Luxi: Both guitarists, Miguel and Salva, sound very seasoned and capable of churning out killer, mind-piercing riffs and amazing solos. I guess these fellows don't need much guidance as to how the guitars in Holycide should sound, do they? ;o)
Dani: You are right, both are killer guitarists indeed. The only guidance that they needed was "never stop playing dudes!!" ha ha ha!!! In fact, Miguel is a guitar teacher. He's very skilled and he was Salva's teacher. That's why Salva joined the band; Miguel knew him and his abilities as a guitarist.
Luxi: When Holycide compose a song what aspects do you always try to pay extra attention to, so that it turns out the way it's been imagined in your minds?
Dani: We only pay attention to sounding like motherfucking Thrash Metal at all times. If it's not sounding Thrash enough, we are not doing it right, ha ha!! We don't want to do dull and boring Thrash Metal or stuff that is too technical or, like I said earlier, too monotonous by playing full speed all the time. We try to mix various elements, keep the songs catchy and memorable and, at the same time, aggressive and furious. So far Miguel and I are writing the songs and then we all arrange them until we reach something we all like.
Luxi: Have you ever argued over things like whether to keep this riff or that song part should be throw away and so on?
Dani: We have never argued about songwriting related issues. We mainly try to discuss the best way to do everything in a constructive spirit. Dave does have two basic rules that we all respect though; we avoid modern groove riffs (like Pantera's) or anything too light sounding, à la Megadeth. I think if we just follow these two basic rules, then everything should be just fine with us, ha ha!!
Luxi: Was covering Dark Angel's "Merciless Death" an obvious choice for all of you or were there a pile of other choices there that you wanted to cover for Toxic Mutation?
Dani: We had a few more options but we always thought "Merciless Death" was the best choice for us, for sure. We had covers from bands like Demolition Hammer, Infernäl Mäjesty, Recipients of Death, etc. in mind but in the end we opted for Dark Angel, which is a fave of all of us.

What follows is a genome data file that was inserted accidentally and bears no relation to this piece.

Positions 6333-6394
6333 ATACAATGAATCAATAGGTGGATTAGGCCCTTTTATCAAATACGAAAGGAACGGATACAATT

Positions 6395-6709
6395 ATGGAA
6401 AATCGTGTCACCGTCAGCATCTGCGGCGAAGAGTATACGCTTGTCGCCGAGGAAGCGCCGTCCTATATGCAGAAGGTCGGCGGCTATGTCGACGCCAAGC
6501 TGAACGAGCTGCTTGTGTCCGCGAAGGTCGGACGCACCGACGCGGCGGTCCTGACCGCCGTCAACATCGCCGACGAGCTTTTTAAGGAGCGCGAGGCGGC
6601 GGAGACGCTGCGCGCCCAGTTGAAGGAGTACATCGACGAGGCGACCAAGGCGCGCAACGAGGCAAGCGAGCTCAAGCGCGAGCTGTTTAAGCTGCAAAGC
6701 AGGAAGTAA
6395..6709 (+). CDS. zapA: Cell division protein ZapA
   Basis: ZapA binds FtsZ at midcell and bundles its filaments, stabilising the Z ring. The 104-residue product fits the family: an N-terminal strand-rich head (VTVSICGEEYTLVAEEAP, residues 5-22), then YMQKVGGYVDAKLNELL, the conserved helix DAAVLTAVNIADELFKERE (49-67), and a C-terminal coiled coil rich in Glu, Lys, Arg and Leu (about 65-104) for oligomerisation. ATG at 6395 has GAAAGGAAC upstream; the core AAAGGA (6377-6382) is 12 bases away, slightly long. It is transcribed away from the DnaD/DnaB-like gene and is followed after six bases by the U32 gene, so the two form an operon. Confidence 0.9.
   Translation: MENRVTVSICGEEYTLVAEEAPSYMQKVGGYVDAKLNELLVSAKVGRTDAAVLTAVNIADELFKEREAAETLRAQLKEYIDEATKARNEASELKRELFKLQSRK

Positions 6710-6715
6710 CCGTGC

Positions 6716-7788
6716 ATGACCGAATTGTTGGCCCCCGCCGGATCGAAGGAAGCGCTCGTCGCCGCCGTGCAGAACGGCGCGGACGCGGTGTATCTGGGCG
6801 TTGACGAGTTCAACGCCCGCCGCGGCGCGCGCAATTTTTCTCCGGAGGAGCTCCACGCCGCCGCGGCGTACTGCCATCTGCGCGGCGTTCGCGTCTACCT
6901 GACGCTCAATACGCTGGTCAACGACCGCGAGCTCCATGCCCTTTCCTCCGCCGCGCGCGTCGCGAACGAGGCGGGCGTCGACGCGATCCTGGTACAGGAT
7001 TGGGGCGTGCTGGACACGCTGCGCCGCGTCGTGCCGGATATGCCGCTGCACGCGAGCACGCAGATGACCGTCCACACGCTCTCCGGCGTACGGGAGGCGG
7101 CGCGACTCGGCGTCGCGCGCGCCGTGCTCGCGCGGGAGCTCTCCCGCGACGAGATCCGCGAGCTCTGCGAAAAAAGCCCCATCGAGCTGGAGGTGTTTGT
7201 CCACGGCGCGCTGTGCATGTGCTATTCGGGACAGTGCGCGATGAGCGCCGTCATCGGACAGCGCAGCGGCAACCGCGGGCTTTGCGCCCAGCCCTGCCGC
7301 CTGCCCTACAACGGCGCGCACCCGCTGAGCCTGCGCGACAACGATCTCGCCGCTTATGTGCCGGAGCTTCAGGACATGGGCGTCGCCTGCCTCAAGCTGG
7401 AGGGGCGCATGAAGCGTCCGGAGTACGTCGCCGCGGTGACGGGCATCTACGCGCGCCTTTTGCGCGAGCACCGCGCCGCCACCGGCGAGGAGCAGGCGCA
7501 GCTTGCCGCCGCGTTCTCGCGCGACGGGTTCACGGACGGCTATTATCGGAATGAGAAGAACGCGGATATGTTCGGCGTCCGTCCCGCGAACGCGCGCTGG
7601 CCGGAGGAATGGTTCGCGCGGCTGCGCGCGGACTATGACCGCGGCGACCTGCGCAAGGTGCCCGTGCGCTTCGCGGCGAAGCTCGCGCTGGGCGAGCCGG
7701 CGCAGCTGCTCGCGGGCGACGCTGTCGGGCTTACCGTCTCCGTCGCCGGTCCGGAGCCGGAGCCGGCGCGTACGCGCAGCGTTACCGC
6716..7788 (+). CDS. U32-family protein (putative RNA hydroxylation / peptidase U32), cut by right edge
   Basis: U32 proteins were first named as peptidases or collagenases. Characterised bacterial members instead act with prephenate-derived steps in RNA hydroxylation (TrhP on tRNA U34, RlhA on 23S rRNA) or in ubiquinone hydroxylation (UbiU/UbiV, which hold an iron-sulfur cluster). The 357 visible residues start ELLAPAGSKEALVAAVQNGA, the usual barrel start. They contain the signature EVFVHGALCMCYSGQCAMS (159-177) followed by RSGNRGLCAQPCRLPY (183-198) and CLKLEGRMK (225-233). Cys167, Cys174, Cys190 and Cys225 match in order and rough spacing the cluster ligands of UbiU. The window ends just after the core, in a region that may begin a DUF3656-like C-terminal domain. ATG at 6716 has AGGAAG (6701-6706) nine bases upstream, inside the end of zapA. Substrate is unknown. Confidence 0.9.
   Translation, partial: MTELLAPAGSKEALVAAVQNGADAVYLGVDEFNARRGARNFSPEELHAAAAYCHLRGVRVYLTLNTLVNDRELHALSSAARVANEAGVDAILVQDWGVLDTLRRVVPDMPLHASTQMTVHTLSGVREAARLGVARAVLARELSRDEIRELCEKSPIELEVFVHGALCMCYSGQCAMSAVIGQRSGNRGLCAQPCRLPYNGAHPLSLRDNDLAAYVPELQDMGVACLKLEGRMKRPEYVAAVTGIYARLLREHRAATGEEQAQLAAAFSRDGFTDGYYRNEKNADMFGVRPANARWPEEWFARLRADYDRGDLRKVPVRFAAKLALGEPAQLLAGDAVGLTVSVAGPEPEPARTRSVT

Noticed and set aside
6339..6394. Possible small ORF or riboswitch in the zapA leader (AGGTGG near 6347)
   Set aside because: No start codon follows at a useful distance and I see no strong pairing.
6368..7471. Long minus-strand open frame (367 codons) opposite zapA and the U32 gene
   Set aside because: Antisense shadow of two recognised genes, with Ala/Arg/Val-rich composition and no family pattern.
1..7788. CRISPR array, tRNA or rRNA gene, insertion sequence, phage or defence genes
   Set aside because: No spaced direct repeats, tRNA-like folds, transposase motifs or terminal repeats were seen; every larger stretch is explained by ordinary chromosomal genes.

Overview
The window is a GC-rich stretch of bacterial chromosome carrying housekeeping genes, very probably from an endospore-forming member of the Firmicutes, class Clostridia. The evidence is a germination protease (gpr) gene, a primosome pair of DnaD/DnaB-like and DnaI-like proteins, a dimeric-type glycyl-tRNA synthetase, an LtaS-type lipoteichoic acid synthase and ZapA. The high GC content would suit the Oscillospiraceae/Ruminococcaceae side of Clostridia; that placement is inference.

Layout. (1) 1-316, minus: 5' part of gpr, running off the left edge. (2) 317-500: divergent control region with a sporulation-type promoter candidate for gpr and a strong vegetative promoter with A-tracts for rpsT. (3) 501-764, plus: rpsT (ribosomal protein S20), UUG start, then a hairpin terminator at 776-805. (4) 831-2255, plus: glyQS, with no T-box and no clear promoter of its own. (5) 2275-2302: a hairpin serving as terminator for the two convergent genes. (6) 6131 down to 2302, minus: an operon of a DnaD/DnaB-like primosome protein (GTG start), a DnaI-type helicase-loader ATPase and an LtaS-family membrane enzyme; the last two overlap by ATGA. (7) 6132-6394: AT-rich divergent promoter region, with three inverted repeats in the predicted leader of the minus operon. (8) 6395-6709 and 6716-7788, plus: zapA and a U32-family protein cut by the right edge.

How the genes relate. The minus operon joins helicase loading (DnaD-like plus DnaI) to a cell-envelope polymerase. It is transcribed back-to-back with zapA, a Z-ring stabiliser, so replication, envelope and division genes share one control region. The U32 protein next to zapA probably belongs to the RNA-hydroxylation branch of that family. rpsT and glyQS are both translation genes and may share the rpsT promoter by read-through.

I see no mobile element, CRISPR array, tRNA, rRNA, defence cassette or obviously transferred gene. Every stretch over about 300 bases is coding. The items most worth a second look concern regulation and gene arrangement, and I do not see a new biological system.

Luxi: Perhaps it's only me saying this but in a way your vocals on Toxic Mutation are reminiscent of Esa Lindén of Demigod when he switched from his Death growls to a more Thrash approach. Have you noticed this yourself?
Dave: Ha ha... no, to be honest that never went through my head! In fact I'm not that familiar with Esa's Thrash vocals. I can't think of it right now although I remember I heard his other band Neverborn like 20 years ago or something but I can't remember precisely how his vocals sounded back then. I love Esa's growling vocals on the first Demigod album, in any case!! I must say my Thrash voice is a blend of different influences although I can't find anyone with a vocal style similar to mine. I just didn't want that typical Kreator-type of voice, which is quite easy and vulgar (nothing personal, you know). It's okay for some bands, but it tends to sound quite tedious after a while unless you're Mille from the 80's Kreator (nowadays he sings very bad, nearly as bad as Mr. Mustaine, ha ha!!).
Luxi: How long of a process has it been for you to find the right tone to sing Thrash Metal? How is your Thrash singing different from your Death Metal growls (in Avulsed, Christ Denied, Putrevore, etc.)